Looking up Crane Glacier December 21 1968 Looking up Crane Glacier December 21 1968

We used 1,000 historical photos to reconstruct Antarctic glaciers before a dramatic collapse

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Ryan North
Tim Barrows
Ryan North, Tim Barrows,

Few observations exist from before the 2002 Larsen B Ice Shelf collapse. We’ve now estimated how many billions of tons of glacier ice were lost – and what it means for the future.

In March 2002, the Larsen B Ice Shelf collapsed catastrophically, breaking up an area about one-sixth the size of Tasmania.

In a paper published today in Scientific Reports, we used nearly 1,000 film photographs of Antarctica from the 1960s to reconstruct exactly what five glaciers were like decades before the Larsen B Ice Shelf collapse. This allowed us to precisely calculate their contribution to sea-level rise.

Although Antarctica is far away, and changing conditions there may seem distant, the changes can have a profound effect for us all. The removal of an ice shelf can cause glaciers to rapidly melt into the ocean and raise global sea levels.

After consecutive years of unusually warm temperatures, the Larsen B Ice Shelf collapsed over the course of a week. This induced dramatic change for the glaciers that used to flow into it. The glaciers have since been thoroughly monitored – but there were few observations of them before 2002.

However, an archive of more than 300,000 historical images contains an invaluable record of this area from 1968 and helped us measure the difference between then and now.

Observing glaciers

Ice shelves are thick floating bodies of ice attached to the coastline of Antarctica. The melting of an ice shelf does not directly cause sea-level rise.

However, ice shelves “hold back” the flow of glaciers. Once the shelves are removed, glaciers rapidly melt into the ocean. This transfers ice from the land to the ocean and causes sea-level rise.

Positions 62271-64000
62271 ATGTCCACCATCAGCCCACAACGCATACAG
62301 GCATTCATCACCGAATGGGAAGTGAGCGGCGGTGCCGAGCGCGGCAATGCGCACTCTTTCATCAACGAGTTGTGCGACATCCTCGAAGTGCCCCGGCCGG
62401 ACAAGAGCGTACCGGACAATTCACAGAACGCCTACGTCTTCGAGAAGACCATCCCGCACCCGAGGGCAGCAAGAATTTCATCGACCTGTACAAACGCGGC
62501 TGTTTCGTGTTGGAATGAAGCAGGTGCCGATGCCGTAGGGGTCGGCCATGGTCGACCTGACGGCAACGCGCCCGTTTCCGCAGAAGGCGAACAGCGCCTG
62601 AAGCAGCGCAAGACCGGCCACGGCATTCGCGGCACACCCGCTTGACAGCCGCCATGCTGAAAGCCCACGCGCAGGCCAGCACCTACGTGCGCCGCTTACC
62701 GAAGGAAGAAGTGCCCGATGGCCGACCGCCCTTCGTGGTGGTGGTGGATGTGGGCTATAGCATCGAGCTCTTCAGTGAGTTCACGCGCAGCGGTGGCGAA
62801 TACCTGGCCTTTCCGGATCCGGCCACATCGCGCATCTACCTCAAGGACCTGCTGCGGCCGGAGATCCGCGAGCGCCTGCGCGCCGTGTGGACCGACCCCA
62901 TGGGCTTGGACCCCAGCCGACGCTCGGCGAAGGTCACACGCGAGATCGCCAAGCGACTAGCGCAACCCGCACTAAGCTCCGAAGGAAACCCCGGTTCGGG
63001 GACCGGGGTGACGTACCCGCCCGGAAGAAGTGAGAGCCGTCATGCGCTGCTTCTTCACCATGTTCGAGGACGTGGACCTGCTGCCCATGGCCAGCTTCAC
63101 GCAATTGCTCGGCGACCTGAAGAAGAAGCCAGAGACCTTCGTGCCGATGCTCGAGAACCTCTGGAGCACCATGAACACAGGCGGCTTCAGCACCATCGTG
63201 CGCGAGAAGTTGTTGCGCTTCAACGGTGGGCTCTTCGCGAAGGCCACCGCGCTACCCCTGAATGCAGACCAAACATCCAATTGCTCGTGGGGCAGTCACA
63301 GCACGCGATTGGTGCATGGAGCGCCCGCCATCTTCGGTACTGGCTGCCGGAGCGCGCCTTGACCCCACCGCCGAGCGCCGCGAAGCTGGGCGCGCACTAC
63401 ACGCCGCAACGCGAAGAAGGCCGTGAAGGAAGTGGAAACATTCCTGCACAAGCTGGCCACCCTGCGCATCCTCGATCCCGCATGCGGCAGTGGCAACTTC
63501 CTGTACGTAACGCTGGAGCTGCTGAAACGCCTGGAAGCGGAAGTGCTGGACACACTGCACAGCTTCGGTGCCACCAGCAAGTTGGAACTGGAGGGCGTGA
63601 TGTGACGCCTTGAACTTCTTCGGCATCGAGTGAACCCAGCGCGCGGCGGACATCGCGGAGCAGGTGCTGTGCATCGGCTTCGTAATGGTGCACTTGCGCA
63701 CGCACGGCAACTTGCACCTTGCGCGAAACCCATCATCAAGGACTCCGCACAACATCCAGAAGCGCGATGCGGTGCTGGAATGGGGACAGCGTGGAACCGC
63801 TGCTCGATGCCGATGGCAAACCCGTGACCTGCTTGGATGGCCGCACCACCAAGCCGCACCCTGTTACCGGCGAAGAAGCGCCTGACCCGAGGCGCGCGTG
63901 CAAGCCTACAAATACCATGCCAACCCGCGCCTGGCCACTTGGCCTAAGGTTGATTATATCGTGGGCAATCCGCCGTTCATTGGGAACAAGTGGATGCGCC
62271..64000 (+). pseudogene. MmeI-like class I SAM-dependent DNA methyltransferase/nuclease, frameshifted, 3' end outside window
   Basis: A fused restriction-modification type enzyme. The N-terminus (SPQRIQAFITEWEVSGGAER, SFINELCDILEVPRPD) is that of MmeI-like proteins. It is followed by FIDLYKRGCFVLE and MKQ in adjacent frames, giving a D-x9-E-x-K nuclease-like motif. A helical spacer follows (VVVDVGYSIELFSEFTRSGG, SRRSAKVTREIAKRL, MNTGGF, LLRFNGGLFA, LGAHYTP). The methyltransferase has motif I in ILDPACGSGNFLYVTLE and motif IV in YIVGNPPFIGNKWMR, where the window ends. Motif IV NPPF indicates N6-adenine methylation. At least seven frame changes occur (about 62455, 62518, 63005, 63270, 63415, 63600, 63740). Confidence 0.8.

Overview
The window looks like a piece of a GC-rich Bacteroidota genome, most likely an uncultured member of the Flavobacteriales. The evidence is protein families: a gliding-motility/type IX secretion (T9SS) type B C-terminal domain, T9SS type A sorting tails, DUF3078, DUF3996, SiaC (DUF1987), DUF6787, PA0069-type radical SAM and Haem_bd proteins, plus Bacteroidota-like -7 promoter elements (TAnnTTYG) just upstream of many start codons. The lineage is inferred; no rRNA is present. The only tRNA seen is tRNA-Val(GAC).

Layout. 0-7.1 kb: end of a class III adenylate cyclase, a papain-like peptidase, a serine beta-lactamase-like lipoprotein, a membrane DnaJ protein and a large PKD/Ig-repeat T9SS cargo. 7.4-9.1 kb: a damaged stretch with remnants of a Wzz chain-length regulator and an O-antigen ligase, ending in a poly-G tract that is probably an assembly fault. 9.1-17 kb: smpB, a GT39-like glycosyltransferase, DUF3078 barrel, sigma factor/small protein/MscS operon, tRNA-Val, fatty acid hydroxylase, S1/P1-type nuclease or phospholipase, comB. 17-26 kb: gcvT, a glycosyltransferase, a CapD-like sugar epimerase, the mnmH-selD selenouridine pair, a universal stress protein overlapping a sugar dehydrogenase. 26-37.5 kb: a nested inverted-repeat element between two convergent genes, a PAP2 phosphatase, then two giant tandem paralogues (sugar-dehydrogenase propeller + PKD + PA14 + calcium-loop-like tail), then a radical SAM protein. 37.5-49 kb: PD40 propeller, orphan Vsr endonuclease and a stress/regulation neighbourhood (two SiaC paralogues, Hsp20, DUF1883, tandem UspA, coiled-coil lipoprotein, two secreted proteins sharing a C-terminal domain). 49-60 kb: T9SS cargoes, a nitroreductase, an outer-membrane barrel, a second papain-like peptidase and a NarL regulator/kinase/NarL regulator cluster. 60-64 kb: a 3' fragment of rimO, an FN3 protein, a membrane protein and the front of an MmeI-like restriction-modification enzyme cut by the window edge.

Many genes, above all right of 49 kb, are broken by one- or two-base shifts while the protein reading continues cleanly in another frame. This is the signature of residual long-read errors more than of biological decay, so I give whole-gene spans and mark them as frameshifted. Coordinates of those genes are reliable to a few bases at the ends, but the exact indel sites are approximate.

To accurately predict how Antarctica’s glaciers will respond to future climate change, it is critical to understand how they have responded in the past. But some places in Antarctica are so remote, it is almost prohibitively difficult and expensive to get there and gather data.

Scientists often look to satellites to collect data because it is relatively cheap and easy. However, persistent cloud cover on the Antarctic Peninsula can interfere with satellite observations for most of the year.

This means that for many areas in Antarctica, observations are rare and often short-term.

Historical photographs are an invaluable record

Between 1946 and 2000, United States Navy cartographers flew over almost every corner of Antarctica recording 330,000 high-quality, large-format film photographs in an effort to map the continent.

Scans of the photographs have been archived by the Polar Geospatial Center, University of Minnesota and are available to freely download. These photographs are as high resolution as what many modern satellites can capture.

We created accurate and real-world scaled 3D models of five glaciers in the Larsen B area using a technique called photogrammetry. Traditional photogrammetry uses two overlapping photos from different angles to create a 3D surface – like how our two eyes can visualise objects in three dimensions.

Advances in computing now allow hundreds of overlapping photos to be combined with relative ease. Matching points in overlapping photos are detected automatically and their 3D position is calculated geometrically. An accurate glacier surface can then be made from a cloud of millions of matching points.

Identifiable features in the images with known coordinates, like nearby mountain peaks or uniquely shaped boulders, can then be assigned a GPS point to scale the model.

A virtual “flythrough” of Crane Glacier in 1968 which was affected by the 2002 collapse.

Then and now

After comparing five glaciers in 1968 and 2001 (the latter just months before the collapse), we found they were relatively unchanged.

After the collapse, the glaciers lost 35 billion tons of land-based ice. From one large glacier, 28 billion tons was lost: equivalent to around 0.1 mm of global sea-level rise.

This doesn’t sound like much, but is the result of one glacier from one event. Put another way, it is equal to every single person on Earth tipping out a one litre water bottle every day for ten years.

These images were essential to observing the glaciers in high resolution decades before they were affected by the ice shelf collapse.

A new record of Antarctica

As climate change accelerates, warming of the atmosphere and ocean threatens the remaining ice shelves on the Antarctic Peninsula. The historical image archive will become increasingly important to extend the record of change and establish just how significantly things are changing.

The same images could be used to investigate other ice shelves or glaciers, changes to coastlines, penguin colonies, the expansion of vegetation, or even direct human impacts.

The historical image archive is a priceless resource waiting to be tapped.The Conversation

Ryan North, PhD Researcher in Antarctic Geomorphology, University of Wollongong and Tim Barrows, Associate Professor, UNSW Sydney

This article is republished from The Conversation under a Creative Commons license. Read the original article.

A virtual “flythrough” of Crane Glacier in 1968 which was affected by the 2002 collapse.